JB would like to say how delightful it was to have Elaine W. wander into where he works. She was a long-time customer at SMB, really more of a family member. She’d been with us so long it is impossible to say how long. It was wonderful to see her!
The 2019 Shamus Awards were announced at the beginning of November at the annual Blouchercon, this year held in Dallas. Here are the lists of those nominated in four categories, with the winners in bright, bloody red. Congratulations to all!
Likewise, here are the 2019 Anthony Awards, nominees and winners, also announced at Bouchercon.
Part 1: ‘Men without faces’ led teen girls down ‘primrose path to hell’ in 1950s Portland prostitution scandal, Part 2: Revenge of Portland’s ‘blonde babe’: Teen prostitute told all about reform-school lesbians during 1959 vice scandal
Words of the Month
miser (n): From the 1540s, “miserable person, wretch,” from Latin miser (adj.) “unhappy, wretched, pitiable, in distress,” a word for which “no acceptable Proto-Indo-Eeuropean pedigree has been found” [de Vaan]. The oldest English sense now is obsolete; the main modern meaning of “money-hoarding person” (“one who in wealth conducts himself as one afflicted with poverty” – Century Dictionary) is recorded by 1560s, from the presumed unhappiness of such people. The older sense is preserved in miserable, misery, etc. Besides general wretchedness, the Latin word connoted also “intense erotic love” (compare slang got it bad “deeply infatuated”) and hence was a favorite word of Catullus. In Greek a miser was kyminopristes, literally “a cumin seed splitter.” In Modern Greek, he might be called hekentabelones, literally “one who has sixty needles.” The German word, filz, literally “felt,” preserves the image of the felt slippers which the miser often wore in caricatures. Lettish mantrausis “miser” is literally “money-raker.”
Books, Writing and Publishing
In 2018, Otto Penzler (owner of The Mysterious Bookshop in NYC, publisher of the late, lamented Mysterious Press, and publisher of various presses still working) put his personal collection up for auction. See the photo below, and commence drooling.
He now has a memoir about his years of collecting, Mysterious Obsession: Memoirs of a Compulsive Collector. At this link, you can read more about Otto and the collection. At the far end of the lower floor, you can see a desk. On it, at the far corner by the window, you can see a Maltese Falcon statuette. ON the floor, leaning against the desk is what we assume to be the original art for the dust jacket of James Ellroy’s The Black Dahlia – published by Mysterious Press.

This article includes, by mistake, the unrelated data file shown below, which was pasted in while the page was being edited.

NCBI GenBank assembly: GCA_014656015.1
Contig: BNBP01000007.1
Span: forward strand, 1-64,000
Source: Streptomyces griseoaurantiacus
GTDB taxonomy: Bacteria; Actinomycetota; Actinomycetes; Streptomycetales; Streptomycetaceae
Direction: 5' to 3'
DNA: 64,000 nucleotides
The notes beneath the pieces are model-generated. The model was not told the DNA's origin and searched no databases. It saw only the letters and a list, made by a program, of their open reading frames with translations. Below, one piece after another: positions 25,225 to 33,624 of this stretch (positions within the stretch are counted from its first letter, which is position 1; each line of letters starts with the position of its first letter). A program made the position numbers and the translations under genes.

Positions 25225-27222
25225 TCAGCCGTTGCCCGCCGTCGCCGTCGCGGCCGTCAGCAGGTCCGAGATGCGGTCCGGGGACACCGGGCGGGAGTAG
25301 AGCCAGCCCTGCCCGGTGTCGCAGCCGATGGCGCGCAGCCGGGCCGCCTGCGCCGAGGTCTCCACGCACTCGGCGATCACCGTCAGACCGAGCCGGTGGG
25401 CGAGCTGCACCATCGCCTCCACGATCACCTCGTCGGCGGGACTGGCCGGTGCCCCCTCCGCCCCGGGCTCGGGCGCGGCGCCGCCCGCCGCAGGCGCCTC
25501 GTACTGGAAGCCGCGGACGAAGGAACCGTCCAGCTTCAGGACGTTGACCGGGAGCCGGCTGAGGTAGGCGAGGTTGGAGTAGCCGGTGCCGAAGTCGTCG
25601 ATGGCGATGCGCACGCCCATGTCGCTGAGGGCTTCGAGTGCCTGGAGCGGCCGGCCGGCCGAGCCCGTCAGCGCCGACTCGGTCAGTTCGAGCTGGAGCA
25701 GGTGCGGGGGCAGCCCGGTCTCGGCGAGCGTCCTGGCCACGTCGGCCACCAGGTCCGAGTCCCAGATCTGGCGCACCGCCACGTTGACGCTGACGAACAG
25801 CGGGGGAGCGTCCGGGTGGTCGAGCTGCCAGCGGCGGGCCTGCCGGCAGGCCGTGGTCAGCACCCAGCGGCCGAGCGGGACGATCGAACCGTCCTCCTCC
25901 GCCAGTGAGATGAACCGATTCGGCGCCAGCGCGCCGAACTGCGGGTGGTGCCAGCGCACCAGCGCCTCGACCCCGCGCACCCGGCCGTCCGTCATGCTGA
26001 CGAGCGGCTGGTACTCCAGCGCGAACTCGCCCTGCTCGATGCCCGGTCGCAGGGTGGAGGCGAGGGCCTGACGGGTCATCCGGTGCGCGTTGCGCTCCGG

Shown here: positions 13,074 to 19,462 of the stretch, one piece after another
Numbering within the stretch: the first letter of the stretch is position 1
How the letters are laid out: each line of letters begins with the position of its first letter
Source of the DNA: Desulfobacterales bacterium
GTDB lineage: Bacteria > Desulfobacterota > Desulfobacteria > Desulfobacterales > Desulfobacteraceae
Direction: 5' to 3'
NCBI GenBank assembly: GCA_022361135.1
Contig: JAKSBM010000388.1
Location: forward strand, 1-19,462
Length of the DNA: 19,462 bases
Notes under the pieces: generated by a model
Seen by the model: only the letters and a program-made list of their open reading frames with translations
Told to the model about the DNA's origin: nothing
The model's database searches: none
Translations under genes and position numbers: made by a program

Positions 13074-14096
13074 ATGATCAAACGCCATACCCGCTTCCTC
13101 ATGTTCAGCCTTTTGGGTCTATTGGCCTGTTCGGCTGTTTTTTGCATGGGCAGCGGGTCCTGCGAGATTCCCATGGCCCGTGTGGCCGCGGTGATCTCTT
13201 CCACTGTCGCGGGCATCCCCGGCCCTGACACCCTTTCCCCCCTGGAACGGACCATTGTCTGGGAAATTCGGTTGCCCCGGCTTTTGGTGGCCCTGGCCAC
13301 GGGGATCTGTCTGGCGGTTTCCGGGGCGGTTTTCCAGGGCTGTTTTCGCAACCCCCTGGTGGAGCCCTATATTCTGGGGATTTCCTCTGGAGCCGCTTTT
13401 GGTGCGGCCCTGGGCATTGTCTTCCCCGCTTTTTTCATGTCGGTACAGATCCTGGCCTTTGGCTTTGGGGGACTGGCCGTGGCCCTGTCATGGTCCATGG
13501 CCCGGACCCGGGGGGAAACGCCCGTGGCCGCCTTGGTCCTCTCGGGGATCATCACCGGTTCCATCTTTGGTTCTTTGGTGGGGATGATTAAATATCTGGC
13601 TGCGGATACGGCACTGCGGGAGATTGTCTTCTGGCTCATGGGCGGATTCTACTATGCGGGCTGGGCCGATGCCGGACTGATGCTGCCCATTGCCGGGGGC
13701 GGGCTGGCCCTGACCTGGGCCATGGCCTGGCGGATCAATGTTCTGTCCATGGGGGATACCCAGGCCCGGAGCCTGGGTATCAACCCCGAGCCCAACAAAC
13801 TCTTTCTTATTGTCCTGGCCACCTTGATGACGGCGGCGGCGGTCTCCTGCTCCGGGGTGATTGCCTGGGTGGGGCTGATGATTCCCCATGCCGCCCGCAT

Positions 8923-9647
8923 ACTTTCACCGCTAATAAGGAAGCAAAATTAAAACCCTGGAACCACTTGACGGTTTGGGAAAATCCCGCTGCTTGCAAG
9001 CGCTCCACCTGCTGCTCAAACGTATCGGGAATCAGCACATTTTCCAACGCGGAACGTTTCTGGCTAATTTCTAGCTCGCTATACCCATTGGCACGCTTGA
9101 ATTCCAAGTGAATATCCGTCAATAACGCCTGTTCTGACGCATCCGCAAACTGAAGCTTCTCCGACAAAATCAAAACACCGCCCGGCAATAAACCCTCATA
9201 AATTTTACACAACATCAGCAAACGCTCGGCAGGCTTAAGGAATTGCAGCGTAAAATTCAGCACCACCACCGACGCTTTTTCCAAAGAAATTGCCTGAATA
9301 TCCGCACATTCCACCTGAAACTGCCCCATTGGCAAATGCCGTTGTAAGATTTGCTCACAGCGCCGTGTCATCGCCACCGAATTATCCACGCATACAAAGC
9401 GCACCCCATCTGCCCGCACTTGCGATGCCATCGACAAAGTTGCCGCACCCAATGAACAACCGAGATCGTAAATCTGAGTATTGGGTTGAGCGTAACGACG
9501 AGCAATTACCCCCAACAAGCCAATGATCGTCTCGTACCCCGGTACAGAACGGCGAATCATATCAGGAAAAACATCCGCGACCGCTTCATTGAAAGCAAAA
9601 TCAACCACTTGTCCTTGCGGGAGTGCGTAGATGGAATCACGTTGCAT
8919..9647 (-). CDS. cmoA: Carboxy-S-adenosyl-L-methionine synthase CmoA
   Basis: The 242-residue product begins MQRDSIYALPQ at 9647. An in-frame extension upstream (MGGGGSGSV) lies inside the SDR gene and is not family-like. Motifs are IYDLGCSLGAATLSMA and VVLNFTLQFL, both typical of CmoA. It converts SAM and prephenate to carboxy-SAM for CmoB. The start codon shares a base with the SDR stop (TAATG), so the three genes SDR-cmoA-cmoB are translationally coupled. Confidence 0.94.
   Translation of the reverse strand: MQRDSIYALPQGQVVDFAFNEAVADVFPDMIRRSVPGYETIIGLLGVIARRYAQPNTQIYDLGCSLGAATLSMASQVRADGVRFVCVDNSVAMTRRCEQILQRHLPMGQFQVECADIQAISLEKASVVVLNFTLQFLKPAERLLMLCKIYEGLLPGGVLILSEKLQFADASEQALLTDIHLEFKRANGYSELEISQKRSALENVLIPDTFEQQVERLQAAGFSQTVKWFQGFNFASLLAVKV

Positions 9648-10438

Oh to have had an afternoon to wander the shelves, look at the spines, and to possibly hold some of these books, the finest copies of legendary crime and mystery novels.
The Rise of E-Books:The Last Decade Has Been Tumultuous For The Publishing Industry
Other Forms of Fun
December 4: Warren C. Easley, Third Place/LFP, 7pm
December 7: Tamara Berry in conversation with M.J. Beaufrand, University Books, 3pm
Words of the Month
polysemous (adj) 1884, from Medieval Latin polysemus, from Greek polysemos “of many sides” etymonline
polysemy (n) a condition in which a single word, phrase, or concept has more than one meaning or connotation. dictionary.com
Links of Interest
November 4: The World’s Oldest Recipes Decoded
November 9: Leonardo da Vinci’s Virgin of the Rocks
November 10: Sesame Street at 50: Five defining moments
November 14: Rembrandt theft foiled at Dulwich Picture Gallery
November 15: ‘One in a million’ three-antler deer spotted in US
November 18: Police break up archeological crime gang in Italy
November 18: The Secret Life of Plants as Murder Weapons
November 23: Egypt animal mummies showcased at Saqqara near Cairo
From what we remember, the story on Chatham’s Clark City Press was such that if he chose to publish an author, they got to pick which of Chatham’s paintings that would grace the cover of the trade paperback. And then they got that painting as a gift. The one we remember was the only novel by noted PNW poet Richard Hugo (he memorialized in the name The Hugo House) which was the outstanding mystery, Death and the Good Life. The current edition of the book has a different cover but I remember when we had this one in the shop. It was lovely. ~ JB
November 15: Inventor of the famed ‘Sourtoe Cocktail’ dies
November 22: Gahan Wilson, Vividly Macabre Cartoonist, Dies at 89
November 22: Jane Galloway Heitz dies aged 78
Words of the Month
What We’ve Been Up To
Last week on Finder of Lost Things…Marshmallows and music distract Phoebe from realizing something important is happening in Nevermore….
Gail Carriger – Reticence
Weddings and funerals.
The two events which bring together friends, family, and tangentially attached relations together in one place then ply them with alcohol. What could go wrong? Add in werewolves, vampires, were-lioness, intelligencers, and inventors you’ve got the makings of a smashing party or a brawl.
However, Reticence actually starts with a job interview and the hiring of a new doctor for the Spotted Custard. Then we segue seamlessly into a wedding.
It makes sense when you read it.
For one to fully understand and appreciate Reticence, you need to have read the other three Custard Protocol books – plus the Parasol Protectorate & Finishing School series. As many, many of the main players from each of these other series pop up in this installment.
It’s what happens at weddings, everyone turns up to wine, dine, and dance to the happy couple.
I thoroughly enjoyed reading this book. Perhaps it felt a hair rushed at the end – however – Carriger does a beautiful job of winding up the series in an elegant and humorous way. Leaving herself just enough wiggle room, should the whim seize her, she could continue to write of Rue and her crew’s adventures. Or start an entirely new series set in the same universe.